How scared is my baby? Bacteria decide

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A Mexican mother has her baby at home in Metlatonoc, in the state of Guerrero, where calls are growing to end the ancestral tradition of selling daughters to marriage – Copyright AFP Jewel SAMAD

A new study finds that bacteria are related to the way babies experience fear. In particular, it is an intestinal microbiome of a baby that provides clues for neurological development. Also, understanding what beneficial bacteria could be used to develop a probiotic that could help control and support healthy children.

The Michigan State University study has investigated the baby’s digestive system. Was this an attempt to understand why some babies react to the possibility of danger more than others?

He refers to the microbiome an ecological niche of bacteria and fungi, in addition to their genetic material and their interactions. A widely studied area is the intestinal microbiome, especially with the balance of beneficial and potentially harmful organisms. This balance can affect intelligence, development, obesity and other manifestations of later life.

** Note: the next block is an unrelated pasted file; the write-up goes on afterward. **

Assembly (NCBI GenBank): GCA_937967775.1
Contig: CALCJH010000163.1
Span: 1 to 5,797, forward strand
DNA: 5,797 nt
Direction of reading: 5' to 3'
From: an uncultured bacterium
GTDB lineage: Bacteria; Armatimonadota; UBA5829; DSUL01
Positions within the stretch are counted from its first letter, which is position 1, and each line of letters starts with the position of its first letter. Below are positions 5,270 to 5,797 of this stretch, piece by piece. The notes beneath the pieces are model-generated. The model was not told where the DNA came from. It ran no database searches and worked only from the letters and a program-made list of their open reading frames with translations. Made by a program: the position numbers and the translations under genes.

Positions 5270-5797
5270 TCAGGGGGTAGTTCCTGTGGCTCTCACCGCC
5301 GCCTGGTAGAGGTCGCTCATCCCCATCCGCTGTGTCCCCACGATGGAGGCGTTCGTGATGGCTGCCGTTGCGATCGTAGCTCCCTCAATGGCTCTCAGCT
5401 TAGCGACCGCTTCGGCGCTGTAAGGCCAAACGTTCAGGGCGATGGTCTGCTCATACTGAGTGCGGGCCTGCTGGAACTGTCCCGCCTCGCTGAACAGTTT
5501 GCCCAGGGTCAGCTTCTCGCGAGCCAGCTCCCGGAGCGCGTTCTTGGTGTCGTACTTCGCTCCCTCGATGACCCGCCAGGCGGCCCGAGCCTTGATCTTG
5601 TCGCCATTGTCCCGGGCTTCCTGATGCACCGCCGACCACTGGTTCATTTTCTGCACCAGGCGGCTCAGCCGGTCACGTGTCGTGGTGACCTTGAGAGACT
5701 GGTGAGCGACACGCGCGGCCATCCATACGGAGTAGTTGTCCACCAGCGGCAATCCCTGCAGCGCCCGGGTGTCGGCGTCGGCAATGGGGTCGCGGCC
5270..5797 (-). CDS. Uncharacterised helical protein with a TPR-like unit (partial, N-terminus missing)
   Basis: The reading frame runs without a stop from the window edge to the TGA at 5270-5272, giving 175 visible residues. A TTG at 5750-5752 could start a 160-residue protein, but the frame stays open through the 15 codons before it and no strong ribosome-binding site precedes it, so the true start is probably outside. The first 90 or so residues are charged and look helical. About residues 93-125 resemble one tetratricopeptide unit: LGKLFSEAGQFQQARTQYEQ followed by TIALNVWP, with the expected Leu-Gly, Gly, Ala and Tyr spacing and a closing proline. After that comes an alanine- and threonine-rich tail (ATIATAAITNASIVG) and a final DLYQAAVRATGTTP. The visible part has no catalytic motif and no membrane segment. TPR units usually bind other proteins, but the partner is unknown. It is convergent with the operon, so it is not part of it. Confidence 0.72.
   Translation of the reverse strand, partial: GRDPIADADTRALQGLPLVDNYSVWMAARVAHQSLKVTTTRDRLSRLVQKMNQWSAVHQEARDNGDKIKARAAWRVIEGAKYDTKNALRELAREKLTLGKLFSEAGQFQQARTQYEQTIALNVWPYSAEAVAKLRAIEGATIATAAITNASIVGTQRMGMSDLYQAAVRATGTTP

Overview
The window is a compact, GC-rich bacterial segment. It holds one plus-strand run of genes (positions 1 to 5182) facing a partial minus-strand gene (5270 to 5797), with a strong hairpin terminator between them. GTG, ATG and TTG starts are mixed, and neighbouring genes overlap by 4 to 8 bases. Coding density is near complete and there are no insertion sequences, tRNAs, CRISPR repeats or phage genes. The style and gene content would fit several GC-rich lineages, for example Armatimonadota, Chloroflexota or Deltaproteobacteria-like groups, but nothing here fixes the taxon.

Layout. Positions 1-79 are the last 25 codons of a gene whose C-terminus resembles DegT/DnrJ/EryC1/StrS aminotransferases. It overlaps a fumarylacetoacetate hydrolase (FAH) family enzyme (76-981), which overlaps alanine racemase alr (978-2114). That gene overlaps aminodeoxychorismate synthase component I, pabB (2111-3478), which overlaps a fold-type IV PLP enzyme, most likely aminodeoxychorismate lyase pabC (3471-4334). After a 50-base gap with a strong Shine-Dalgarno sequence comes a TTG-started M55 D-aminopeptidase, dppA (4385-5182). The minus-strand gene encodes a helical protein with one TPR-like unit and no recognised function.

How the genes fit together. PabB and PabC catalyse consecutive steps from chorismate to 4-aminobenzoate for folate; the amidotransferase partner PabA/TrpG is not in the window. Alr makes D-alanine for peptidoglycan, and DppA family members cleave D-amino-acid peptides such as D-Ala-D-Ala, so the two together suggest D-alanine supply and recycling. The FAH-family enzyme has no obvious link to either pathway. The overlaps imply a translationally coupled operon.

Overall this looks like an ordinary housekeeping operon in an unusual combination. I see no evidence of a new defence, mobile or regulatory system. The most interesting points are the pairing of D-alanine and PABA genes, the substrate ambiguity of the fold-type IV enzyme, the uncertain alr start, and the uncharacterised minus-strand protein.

New research finds that the intestinal microbiome appears to be different in infants with strong fear responses and in infants with milder reactions. Therefore, it might be possible to develop a new analytical technique to control and support healthy neurological development.

He the data were extracted from a study from baby stool samples and observational studies to a potentially frightening situation (in this case, an apparent stranger entering the room with a Halloween mask).

Research, based on 30 babies, is considered particularly important in helping to identify those who could develop chronic anxiety and depression later in life.

Although the study was pilot, there was sufficient evidence to suggest that some children with particular microbiomes at one month of age tend to be more afraid at one year of age.

It could also be that those observed infants who expressed muted fear responses could develop insensitive and insensitive traits associated with antisocial behavior. This can also become an area of ​​psychological importance.

In addition, one-year microbial community content is associated with the size of the amygdala brain region. This is the area of ​​the brain related to decision making in response to a potential threat.

The research appears in the file science journal Communications on Nature, with the study entitled “The composition of the infant intestinal microbiome is associated with non-social fear behavior in a pilot study.”



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